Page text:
Racism & Resistance Urban Style

A couple of interesting items in the New York Daily News today reflect what racism and resistance to racism look like urban-style. First up, there’s extensive coverage in a series about the racism in the NYPD’s stop-and-frisk practices on the subway.   For example:

Blacks and Hispanics make up 49% of subway riders, yet account for nearly 90% of the citizens stopped and questioned in the subways in the last two years.  Whites make up 35.5% of subway ridership, yet they account for a mere 7.9% of the subway riders stopped in the last two years, records show.

This happens across the city, but the racial disparity is particularly evident in Manhattan which is predominantly white.  In one of the related stories, the News staff writer Tina Moore reports on the experience of Victor Streety, a 42-year-old single father, who works with an early childhood literacy program and volunteers tutoring children in Harlem, who has no prior criminal history.  When Streety was stopped at the 125th subway station, he responded by asking: “Why?”  This is how Moore reports the story:

“A question was not what the black cop and his white partner wanted to hear. ‘He said, “If you’re going to give us a hard time, we can make this worse,” Streety recalled. ‘I said, “I’m sitting here waiting for my girlfriend and you want to see my ID? I want to know why.”   ‘I started to get a little upset,’  he said.  Streety says one cop swung him around to face a pillar, clasped his hands behind his back and asked if he had any weapons. “I said, ‘Weapons? Why would I have any weapons?’  Streety recalled.  The cop patted him down. Discovering no weapons, Streety says the cop then fished his driver’s license out of his back pocket.   For 20 minutes, the single father was captive just blocks from his home.  “I was embarrassed because it was my home station,” he said. “I didn’t want anyone to think I had been doing something against the law or anything like that. I don’t think anyone saw me, but who knows?”  Finally the cop handed the license back and apologized, saying he was just doing his job. Since that day nearly a year ago, Streety’s feelings about police have soured. ‘The police can do anything they want,’ he said. ‘It’s not like a black versus a white thing. It’s the police versus the public.’ “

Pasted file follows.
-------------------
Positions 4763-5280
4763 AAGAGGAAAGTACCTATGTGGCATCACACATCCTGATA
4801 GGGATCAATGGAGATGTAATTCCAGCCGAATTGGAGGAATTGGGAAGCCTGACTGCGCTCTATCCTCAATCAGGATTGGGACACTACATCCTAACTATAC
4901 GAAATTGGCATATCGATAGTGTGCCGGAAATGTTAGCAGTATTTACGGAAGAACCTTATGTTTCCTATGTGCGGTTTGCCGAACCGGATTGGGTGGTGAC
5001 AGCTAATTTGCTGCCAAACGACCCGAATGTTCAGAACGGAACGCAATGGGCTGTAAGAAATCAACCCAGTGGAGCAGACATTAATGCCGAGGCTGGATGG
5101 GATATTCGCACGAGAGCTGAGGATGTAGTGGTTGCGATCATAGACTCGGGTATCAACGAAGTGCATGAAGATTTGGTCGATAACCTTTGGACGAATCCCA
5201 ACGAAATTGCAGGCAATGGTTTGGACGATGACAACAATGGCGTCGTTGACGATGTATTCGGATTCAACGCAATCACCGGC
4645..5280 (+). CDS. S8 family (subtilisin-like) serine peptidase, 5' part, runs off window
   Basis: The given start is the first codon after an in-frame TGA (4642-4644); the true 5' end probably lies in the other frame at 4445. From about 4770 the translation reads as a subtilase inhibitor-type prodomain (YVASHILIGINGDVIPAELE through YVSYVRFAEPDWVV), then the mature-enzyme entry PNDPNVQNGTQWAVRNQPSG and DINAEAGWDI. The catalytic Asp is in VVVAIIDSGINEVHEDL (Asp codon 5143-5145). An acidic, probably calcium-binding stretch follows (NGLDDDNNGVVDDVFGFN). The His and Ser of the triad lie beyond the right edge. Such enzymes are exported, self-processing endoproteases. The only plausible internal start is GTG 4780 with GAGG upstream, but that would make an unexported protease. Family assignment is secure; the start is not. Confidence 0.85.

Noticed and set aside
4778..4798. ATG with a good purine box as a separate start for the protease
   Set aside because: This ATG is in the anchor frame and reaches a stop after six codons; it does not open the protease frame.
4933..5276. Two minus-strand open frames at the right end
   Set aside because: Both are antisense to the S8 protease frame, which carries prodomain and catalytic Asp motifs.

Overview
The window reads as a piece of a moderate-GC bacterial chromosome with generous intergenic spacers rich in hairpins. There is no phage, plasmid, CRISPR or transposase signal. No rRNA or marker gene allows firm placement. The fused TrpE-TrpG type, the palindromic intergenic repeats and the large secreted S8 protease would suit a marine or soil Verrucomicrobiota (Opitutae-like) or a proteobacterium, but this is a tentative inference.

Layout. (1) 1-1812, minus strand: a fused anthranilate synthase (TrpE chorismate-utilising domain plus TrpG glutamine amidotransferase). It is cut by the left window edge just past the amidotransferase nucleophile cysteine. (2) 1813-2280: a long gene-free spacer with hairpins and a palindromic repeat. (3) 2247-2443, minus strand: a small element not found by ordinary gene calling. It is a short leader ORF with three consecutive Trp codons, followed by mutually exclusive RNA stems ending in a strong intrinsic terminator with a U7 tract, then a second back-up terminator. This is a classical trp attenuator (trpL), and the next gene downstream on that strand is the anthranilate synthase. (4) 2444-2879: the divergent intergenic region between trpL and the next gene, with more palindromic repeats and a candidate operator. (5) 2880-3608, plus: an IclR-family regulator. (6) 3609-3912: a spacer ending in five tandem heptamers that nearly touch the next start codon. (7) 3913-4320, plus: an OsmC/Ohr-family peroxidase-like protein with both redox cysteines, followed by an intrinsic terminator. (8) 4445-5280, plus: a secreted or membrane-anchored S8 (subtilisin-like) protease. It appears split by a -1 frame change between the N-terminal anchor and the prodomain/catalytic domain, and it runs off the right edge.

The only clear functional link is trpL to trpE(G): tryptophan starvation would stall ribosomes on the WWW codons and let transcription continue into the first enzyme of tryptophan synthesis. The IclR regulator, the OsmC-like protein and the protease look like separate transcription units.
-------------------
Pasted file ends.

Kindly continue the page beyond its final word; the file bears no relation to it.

The kind of indignity that Mr. Streety faced is the kind of harassment and humiliation that is a daily reality for Black and Latino/a citizens of New York.

In a second item from today’s Daily News, columnist Albor Ruiz writes about the important work that some NYC-residents are doing to combat this sort of racism.  Ruiz highlights the work of three New York women:   Ejim Dike, director of the Human Rights Project at the Urban Justice Center, Diana Salas of the Women of Color Policy Network and Aishia Glasford of the National Latina Institute for Reproductive Health.  All three are traveling to Geneva to address the UN convention about racial discrimination and its consequences in New York.  They will be delivering a report called, “Race Realities in New York City.”   The report details the many racial disparities in the city, including and beyond the subway stop-and-frisks, to include education and employment, like the fact that almost 80% of the city’s higher-paying administrative and managerial job positions are held by whites.  And, African-Americans are more than five times as likely, and Latino borrowers almost four times as likely, as white borrowers to receive high-cost home purchase loans.  Black and Latino New Yorkers are less likely to graduate from high school or to have health insurance. At the same time, they are more likely to live in poverty, lack voting rights or get arrested.   Ruiz quotes Ms. Dike, saying:

“Our goal,” said Dike, “is to share with advocates from around the world what they and their governments can do to combat racial discrimination even at the most local level.”

When they return their plan is to aggressively monitor and fix policies that create and further racial disparities.  I suspect that the stop-and-frisk practices are going to be on their list to monitor and fix.